Most of the arguments that I’ve seen have been that the rule itself is bad or counter-intuitive. In this play, you have a receiver cleanly catch a pass and then, with a knee down, lunge (a football move, in a lot of people’s eyes) for the end zone breaking the plane with control, only losing it after. I think the natural expectation is that the play should be over at that point.

    Theoretically there’s more consistency in the way the rule is written now, but with Alberto Riveron embarrassing himself all year in the Replay Center, the consistency remains theoretical.

    I think it’s at least worth looking into a change to the rule that would apply to plays in the end zone and the goal line without setting us up for a bunch of cheap catch/fumbles in the playing field.

  3. “Daopoulos added that NFL simplified the catch rule over the years” This claim is patently ridiculous. Here is an article that clerly shows how the catch rule in the NFL has evolved from a very short and simple rule to an increasingly incomprehensible multi-paragraph mess:

    https://www.theringer.com/nfl/2017/8/17/16162478/football-catch-rule-evolution-confusion

    The real problem isn’t in the enforcement of the rules, it is in the rules themselves. Which, as currently interpreted, violate the common-sense definition of catching a football (and, in this case, scoring a touchdown) that fans have known all of their lives. Reducing both actions to a mush of seemingly arcane distinctions and arbitrarily added actions that feel as if they conflict with the way other rules and actions in the game work.

    These rules, and the way they’re interpreted, in fact seem to be tremendously unpopular with almost everyone but refs, rulemakers, and the league office. Fans howl over and over again that they hate the rules and the way they’re enforced, and every year since 2010 (and the infamously horrendous Calvin Johnson call) there seem to be several controversies involving these rules where most fans clearly feel that the rules led to an unfair call being made.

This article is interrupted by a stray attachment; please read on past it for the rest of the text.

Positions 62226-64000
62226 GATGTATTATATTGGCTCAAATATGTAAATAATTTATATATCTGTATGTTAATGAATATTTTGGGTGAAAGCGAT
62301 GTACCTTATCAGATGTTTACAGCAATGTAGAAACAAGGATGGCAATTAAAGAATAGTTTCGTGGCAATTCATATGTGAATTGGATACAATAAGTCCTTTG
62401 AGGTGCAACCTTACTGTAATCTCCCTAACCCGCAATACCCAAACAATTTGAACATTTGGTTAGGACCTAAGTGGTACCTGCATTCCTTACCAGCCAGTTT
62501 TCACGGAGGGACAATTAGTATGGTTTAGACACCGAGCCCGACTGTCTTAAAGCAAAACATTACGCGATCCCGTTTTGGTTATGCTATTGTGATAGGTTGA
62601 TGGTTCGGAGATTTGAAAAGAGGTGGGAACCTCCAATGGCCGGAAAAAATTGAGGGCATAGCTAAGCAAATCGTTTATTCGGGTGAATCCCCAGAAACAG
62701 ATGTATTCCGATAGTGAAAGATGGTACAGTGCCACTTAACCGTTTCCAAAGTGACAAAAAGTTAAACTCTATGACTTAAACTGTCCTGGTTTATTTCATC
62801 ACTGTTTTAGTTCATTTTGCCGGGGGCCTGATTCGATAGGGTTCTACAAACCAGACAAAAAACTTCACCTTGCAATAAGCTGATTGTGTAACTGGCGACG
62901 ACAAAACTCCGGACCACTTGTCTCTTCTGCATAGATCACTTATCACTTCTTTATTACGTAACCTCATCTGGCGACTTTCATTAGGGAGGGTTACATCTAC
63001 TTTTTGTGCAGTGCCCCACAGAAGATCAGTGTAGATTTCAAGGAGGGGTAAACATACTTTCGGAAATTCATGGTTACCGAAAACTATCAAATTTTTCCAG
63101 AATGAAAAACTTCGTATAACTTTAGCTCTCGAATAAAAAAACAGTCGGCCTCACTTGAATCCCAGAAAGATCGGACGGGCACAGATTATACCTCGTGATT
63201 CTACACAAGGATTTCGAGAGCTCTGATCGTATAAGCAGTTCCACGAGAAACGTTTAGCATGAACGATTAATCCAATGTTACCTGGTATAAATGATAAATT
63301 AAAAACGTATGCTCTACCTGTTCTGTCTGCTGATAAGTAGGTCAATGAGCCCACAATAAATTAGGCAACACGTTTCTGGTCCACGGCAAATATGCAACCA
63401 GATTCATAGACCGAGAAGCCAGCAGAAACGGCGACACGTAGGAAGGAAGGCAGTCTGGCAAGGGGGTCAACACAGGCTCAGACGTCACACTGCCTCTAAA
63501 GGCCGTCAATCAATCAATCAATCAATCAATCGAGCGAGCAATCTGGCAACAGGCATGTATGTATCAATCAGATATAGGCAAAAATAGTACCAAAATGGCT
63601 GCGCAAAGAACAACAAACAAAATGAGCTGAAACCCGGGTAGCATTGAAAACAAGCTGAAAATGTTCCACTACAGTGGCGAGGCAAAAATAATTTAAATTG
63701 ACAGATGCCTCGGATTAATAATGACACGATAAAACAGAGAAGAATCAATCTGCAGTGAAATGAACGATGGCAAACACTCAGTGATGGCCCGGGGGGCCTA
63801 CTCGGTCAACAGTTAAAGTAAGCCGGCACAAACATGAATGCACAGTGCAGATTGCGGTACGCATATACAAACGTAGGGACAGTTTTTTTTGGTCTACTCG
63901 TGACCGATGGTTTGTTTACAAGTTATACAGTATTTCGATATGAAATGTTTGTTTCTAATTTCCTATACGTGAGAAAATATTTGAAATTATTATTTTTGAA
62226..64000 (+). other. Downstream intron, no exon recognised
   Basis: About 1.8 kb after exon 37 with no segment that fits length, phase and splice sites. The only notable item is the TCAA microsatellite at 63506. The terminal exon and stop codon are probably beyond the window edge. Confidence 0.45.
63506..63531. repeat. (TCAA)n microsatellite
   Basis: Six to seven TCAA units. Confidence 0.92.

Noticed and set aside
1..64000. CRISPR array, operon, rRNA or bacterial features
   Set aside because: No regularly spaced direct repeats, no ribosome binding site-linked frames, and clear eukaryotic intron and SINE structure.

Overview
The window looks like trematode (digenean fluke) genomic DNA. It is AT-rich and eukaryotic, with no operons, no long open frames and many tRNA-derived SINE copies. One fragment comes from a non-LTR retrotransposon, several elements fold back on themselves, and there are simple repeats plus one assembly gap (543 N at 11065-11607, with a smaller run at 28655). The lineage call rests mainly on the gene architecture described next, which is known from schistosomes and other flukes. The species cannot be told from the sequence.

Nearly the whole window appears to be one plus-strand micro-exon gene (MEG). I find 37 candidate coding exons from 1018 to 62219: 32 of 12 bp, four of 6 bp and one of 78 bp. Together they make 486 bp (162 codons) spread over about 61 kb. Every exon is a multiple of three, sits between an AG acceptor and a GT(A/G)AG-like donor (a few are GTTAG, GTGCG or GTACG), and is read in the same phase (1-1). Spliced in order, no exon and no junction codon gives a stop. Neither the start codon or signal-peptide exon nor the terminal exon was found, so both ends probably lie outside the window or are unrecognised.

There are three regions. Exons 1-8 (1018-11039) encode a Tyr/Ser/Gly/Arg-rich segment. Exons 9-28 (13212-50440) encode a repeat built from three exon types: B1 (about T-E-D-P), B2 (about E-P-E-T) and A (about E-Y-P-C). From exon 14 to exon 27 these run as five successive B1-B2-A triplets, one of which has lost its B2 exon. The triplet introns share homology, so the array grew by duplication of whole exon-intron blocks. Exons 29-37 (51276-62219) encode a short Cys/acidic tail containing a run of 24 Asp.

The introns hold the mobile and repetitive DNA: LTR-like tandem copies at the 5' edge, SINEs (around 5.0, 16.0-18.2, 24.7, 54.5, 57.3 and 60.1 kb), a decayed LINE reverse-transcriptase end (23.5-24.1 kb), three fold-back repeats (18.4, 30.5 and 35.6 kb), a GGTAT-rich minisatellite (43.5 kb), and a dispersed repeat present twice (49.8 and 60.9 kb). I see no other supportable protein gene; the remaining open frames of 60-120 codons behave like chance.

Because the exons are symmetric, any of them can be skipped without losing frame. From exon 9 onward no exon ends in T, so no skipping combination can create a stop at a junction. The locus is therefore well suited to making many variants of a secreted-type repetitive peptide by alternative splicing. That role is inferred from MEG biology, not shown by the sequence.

So the bigger question is, since the game is played for the fans (indeed, there is no league without the fans), and since the overwhelming majority of fans clearly hate these rules and would like to go back to the old rules, why does the NFL continue to battle its own fans and refuse to address or change the rules?

    Two feet (or other body part) on the ground + possession = catch. Any part of ball in possession goes across front of goal line = touchdown. Touchdown (possession across the goal line or in the end zone) = play over, ball dead. WTH was wrong with that? This is what most fans are asking, and what most fans want to return to. I’m not sure why refs like Daopoulos, or the league office, or the folks who write for sites like this one, just can’t seem to understand that.

  4. Al, using your terms, what is possession? Is it two hands on the ball? Then the helmet catch, and any one-handed catch would not fit that definition.
    If control is needed for possession of the ball to occur, what is control? Is it written down somewhere for all to see so that there are no disputes? If the league defines control as X, then X is what should be used..
    But possession is a subjective term at best. Your definition of possession is slightly different than mine, so we will never agree 100%. Officials try to agree as much as possible, but there will be some times when they won’t.